The vast majority of American voters are unaware of the environmental and technological advancements of today’s mining industry according to new polling, suggesting mining’s legacy skews perceptions.
A new poll by Morning Consult for the National Mining Association (NMA) shows less than 10 percent of voters could assess the scale of emissions reductions that have been achieved in coal-powered plants, the acreage reclaimed and restored from mined lands, and other benchmarks of mining’s progress. Just one in five voters correctly identified clean coal technologies that have dramatically reduced power plant emissions since the first Earth Day in 1970.
Even though coal is widely discussed in the news today, particularly in relation to the environment, voters are uninformed or misinformed about advancements made in coal technologies to date, and the technologies that will make the use of coal increasingly clean in the future.
Coal-fueled power plants have reduced emissions by more than 90 percent since the 1970s. Just 9 percent of voters are aware that today’s coal plants have reduced emissions by more than 90 percent. These reductions have occurred while low-cost reliable coal generation has more than doubled.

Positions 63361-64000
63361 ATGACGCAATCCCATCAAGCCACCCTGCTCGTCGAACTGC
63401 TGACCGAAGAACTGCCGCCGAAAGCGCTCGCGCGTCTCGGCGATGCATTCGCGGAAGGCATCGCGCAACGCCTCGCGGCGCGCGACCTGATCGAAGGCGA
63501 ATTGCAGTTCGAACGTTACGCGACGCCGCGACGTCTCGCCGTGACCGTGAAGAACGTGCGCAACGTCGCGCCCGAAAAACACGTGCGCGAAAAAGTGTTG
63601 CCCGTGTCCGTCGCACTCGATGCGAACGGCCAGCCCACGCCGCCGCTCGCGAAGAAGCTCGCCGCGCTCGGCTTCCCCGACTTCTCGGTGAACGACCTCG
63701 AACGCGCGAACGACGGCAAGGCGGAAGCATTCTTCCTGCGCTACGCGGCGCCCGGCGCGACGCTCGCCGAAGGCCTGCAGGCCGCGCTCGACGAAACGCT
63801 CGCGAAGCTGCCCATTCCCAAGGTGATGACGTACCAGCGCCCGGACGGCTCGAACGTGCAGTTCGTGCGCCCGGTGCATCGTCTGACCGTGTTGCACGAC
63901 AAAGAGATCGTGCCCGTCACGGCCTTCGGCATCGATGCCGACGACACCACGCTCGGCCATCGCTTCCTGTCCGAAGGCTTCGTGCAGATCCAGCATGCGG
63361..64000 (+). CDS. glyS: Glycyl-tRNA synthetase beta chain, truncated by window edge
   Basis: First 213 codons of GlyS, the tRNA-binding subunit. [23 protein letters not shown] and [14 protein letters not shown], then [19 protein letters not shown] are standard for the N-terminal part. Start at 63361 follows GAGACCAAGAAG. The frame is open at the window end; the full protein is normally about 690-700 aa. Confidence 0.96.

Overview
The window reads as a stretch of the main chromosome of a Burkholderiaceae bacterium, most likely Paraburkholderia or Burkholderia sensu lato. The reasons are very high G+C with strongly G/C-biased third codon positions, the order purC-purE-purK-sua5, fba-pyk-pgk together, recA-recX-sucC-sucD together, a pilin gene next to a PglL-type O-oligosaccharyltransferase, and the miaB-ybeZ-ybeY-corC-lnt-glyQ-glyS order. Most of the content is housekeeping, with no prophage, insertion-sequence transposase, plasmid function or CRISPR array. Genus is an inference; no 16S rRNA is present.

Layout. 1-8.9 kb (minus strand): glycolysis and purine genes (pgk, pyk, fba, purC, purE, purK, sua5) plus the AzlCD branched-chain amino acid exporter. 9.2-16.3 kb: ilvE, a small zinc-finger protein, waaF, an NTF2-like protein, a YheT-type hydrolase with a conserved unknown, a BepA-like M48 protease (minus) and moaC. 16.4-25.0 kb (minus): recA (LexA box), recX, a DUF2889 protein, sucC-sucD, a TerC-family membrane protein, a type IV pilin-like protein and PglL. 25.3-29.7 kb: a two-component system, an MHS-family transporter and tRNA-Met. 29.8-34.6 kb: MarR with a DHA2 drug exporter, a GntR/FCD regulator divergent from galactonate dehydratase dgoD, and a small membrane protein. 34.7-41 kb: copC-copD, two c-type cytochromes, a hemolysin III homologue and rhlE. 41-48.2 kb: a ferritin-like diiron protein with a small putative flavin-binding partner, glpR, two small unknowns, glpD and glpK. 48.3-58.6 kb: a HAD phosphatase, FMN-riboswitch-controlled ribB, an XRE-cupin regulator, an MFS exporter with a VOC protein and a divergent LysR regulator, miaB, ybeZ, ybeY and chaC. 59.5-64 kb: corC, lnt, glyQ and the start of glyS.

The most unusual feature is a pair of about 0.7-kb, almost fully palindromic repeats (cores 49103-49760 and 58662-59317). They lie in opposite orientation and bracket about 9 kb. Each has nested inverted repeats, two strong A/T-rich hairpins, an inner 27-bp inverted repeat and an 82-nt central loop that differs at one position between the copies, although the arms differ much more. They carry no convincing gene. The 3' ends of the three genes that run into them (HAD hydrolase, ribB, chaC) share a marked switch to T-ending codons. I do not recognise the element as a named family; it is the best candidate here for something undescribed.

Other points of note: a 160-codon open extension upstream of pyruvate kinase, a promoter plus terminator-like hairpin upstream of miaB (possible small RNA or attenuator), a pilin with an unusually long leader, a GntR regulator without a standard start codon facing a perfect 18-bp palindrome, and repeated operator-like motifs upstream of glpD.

“An honest debate about regulation must start with a broader understanding of how today’s mining industry differs from mining in the past.” Said NMA President, Hal Quinn. “Today’s mining projects begin with extensive environmental studies and end with land reclamation for recreation, wildlife habitat and community needs.”
There are a variety of advanced coal technologies available today and in development for the future that are making the use of coal more efficient and cleaner. Advanced coal technologies include Flue Gas Desulfurization; Fluidized-Bed Combustion; High Efficiency, Low Emissions (HELE) technologies; and Carbon Capture Use and Storage (CCUS). Despite this wide range of technologies, just 22 percent of voters answered that these technologies are contributing to make the use of coal cleaner and more efficient.
The U.S. mining industry has paid more than $10 billion to restore mines that were abandoned prior to laws requiring their restoration. Only 7 percent of Americans recognize that the industry has paid more than $10 billion to restore mined lands, returning them to their pre-mining state, an improved condition for wildlife habitat, or transforming them for community use, such as hospitals or schools.
U.S. mining companies have restored more than 2.9 million acres of mined land. A full 75 percent of voters did not know how much land had been restored by U.S. mining companies, with just 10 percent correctly noting that 2.9 million acres had been restored. The poll was conducted April 13-15, 2017, of 1,992 registered voters, with a margin of error of +/-2 percent.Go back to previous page